Front view, normal light. The two main
tanks are a couple of crab floats, made of high-density plastic foam,
spray-painted silver. The lower half of each float is wrapped in
sheet aluminum, which forms the curve at the bottom. You can cut
the aluminum with metal shears. The tricky part was getting all the
pieces to be the right shape. I did it by creating a life-sized
paper pattern for each piece in MacDraw (this was a few years ago
and I don't have the files any more, sorry) and making sure it worked
in paper before cutting it out of metal.
Front view, with flash. Shows some
construction details better.
Tops of the tanks. The crab floats
have a big hole down the center so I cut a cone shape (circle
with a wedge missing) out of sheet aluminum and fastened it to
the top of each float with sewing pins. I just pushed each pin
through the metal and into the foam using a thimble on my finger.
The heads of the pins make very nice looking rivets. The little
fins are small rectangles of aluminum, bent in half and flattened to
prevent nasty cut edges from snagging people's clothing, and then
just pushed into the crab float and fastened into place with glue.
The thing that looks like a radiator grill is a bit of plastic sprue
I found I-forget-where. It's glued on top of a complex curved piece
of sheet aluminum that joins the two floats, with more sheet aluminum
(bent into the rectangular thingie) glued on top of that.
The main round thingie in the middle is
a steel mixing bowl I found in a thrift shop. Cutting it to nestle
properly against the curved surfaces all around it was a real bear.
The black "cooling vents" on the bowl and tanks are actually just
shiny black self-adhesive plastic, carefully cut and stuck to the
surface. The flange that appears to attach the round thingie to the
tanks is actually 3 separate pieces of sheet aluminum, with tabs
inside to hold the bowl in place. The flange pieces are attached
to the crab floats with sewing pins and the bowl then glued to them
with barge cement. The two egg-shaped thingies are the two halves
of a Silly Putty egg, painted silver and glued to the metal, with
more sewing pins pushed in around them.
The complex curved thing in the middle
of this photo is more sheet metal. The shape would be difficult
to describe; I think I started with paper on this one, cutting and
tweaking it to shape until it had the right curve. It's a little
hard to see, but between the two sets of black "cooling vents"
is matte finish rather than shiny. This was done by masking and
spray-painting the shiny aluminum with silver spray paint.
The curved bottom of each tank.
Note how the edge of the metal has been folded over and crimped to
prevent sharp edges. Much of the sheet metal is held together with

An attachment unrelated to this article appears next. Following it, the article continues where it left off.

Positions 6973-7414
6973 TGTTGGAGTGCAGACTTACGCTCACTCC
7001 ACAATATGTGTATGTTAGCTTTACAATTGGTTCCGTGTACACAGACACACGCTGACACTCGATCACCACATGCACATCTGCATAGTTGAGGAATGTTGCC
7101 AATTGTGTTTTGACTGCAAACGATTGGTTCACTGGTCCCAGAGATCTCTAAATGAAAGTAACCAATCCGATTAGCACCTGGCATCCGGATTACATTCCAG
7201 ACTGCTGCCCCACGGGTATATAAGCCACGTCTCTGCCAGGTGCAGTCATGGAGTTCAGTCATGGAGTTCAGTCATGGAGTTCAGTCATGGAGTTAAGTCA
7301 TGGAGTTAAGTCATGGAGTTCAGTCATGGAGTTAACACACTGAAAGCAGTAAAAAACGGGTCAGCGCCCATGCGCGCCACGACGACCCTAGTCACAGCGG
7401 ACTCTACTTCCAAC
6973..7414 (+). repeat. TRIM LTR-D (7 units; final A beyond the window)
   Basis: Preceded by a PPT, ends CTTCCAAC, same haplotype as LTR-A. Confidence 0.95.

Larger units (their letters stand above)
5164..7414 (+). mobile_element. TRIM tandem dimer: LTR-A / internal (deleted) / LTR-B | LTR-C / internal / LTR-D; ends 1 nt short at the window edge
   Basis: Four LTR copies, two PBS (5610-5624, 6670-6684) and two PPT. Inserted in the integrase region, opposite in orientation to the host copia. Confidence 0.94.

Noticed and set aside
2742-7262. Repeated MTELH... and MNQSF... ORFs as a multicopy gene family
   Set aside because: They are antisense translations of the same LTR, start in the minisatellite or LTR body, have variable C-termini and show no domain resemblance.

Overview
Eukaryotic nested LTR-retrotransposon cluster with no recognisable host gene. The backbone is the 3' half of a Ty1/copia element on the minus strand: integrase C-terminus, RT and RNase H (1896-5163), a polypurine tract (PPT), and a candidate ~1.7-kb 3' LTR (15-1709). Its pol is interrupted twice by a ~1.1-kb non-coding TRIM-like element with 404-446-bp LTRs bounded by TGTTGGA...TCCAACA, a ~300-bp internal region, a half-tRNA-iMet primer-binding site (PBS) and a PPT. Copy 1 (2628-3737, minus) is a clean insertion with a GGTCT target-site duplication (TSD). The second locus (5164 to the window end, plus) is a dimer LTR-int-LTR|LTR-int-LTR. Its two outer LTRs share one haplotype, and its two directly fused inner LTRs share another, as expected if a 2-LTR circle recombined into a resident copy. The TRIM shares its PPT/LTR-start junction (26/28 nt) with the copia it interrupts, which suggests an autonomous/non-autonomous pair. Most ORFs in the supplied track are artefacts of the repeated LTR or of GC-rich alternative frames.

pop rivets (you can just see one above the near rocket exhaust).
The rocket exhausts are soft drink bottles with the bottom cut off,
painted silver. The "butt protector flaps" at the bottom are more
sheet metal, fastened to a piece of wood shaped like a parenthesis,
which is in turn attached to the sheet metal at the bottom of the
tank with screws. They swivel up and down, which mimics the steering
device seen (briefly) in the movie and also makes the thing a little
smaller for packing and storing.
Detail of a "butt protector flap".
This is actually two pieces of sheet aluminum crimped together.
The inner one goes straight, bump, straight, bump, etc. while the
outer one is flat.
Back view. The straps and belt I found
at an army surplus store. One big piece of sheet metal, pop-riveted
to the metal that wraps each crab float, holds everything together.
This piece is folded over at the top and runs down the front, under
all the stuff you can see, to form a lightweight and rigid structure.
The backpack straps and belt are in turn pop-riveted to that piece
of metal. The straps are padded, and because the whole thing is
made of plastic foam and thin sheet aluminum with a total weight of
about 3 pounds, it's actually quite comfortable to wear.
I don't remember how much it all cost, but I doubt it was more than $200. The single biggest expense was the buttons on the jacket, believe it or not. Buttons are damn expensive.
As for the jacket itself: I found a women's leather jacket at a thrift store that was the right color and style and almost fit (it was too small and gapped at the front, but as long as I didn't fasten it, it was quite comfortable) and then I went to a leather store and found a leather scrap the same color. I cut the scrap into a parallelogram, hemmed the edges, and cut buttonholes around the perimeter. Then I sewed the buttons to the jacket in the right places so that the parallelogram covered the whole chest (including the gap in the front). Presto. Add leather gloves, khaki pants (should have been jodhpurs but I couldn't find any that fit and were reasonably priced), boots, and a helmet (you can probably do better than I did, the helmet was made at the last minute and I was never happy with it) and you're set.
This was a labor of love and I have not done anything nearly so elaborate since.